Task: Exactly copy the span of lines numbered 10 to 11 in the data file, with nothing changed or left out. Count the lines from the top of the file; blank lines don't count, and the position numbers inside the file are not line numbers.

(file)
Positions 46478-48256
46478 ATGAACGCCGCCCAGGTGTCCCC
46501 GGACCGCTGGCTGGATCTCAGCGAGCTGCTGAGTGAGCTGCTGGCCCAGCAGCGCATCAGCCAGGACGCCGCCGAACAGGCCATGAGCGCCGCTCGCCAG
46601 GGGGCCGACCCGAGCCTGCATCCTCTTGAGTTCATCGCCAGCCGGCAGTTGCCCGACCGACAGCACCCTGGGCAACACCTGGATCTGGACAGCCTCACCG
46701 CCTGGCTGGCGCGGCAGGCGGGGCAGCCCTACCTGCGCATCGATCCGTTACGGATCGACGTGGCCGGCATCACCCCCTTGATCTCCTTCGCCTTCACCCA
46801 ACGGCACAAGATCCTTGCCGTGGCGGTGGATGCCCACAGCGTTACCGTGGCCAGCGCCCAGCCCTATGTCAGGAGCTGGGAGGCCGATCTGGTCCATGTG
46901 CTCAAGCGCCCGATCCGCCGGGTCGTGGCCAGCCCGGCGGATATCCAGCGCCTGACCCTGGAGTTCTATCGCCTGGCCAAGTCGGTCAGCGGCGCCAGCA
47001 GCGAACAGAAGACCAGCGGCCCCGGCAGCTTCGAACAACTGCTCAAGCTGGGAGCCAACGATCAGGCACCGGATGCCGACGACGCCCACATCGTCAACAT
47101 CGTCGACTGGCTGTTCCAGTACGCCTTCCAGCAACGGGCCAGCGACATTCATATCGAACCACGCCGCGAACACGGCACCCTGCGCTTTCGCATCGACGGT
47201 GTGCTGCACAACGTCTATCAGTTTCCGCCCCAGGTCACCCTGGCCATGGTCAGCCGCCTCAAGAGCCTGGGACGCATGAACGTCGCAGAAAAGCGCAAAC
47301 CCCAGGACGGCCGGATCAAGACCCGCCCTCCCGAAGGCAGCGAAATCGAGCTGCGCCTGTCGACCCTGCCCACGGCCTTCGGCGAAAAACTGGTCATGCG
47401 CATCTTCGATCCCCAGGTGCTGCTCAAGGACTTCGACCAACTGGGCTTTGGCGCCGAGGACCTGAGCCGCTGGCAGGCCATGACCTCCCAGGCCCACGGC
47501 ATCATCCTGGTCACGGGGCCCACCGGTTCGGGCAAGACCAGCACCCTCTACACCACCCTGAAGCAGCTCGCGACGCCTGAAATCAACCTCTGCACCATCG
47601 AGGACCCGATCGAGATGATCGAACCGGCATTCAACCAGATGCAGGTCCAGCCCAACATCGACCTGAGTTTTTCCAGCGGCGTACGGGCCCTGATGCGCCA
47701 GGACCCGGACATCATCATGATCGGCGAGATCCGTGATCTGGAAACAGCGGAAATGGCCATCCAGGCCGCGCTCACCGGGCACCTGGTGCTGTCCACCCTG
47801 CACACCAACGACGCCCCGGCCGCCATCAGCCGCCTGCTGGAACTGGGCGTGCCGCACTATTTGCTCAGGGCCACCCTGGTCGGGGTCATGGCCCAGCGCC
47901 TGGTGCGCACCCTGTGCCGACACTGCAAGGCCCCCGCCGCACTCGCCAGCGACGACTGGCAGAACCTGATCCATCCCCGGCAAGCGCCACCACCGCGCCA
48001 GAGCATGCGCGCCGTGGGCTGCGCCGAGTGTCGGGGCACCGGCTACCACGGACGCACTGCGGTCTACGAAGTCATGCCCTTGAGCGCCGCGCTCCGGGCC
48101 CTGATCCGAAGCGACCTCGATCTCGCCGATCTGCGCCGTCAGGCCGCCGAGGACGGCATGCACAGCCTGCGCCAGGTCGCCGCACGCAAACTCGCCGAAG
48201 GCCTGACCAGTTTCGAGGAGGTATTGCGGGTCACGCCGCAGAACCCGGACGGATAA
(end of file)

47201 GTGCTGCACAACGTCTATCAGTTTCCGCCCCAGGTCACCCTGGCCATGGTCAGCCGCCTCAAGAGCCTGGGACGCATGAACGTCGCAGAAAAGCGCAAAC
47301 CCCAGGACGGCCGGATCAAGACCCGCCCTCCCGAAGGCAGCGAAATCGAGCTGCGCCTGTCGACCCTGCCCACGGCCTTCGGCGAAAAACTGGTCATGCG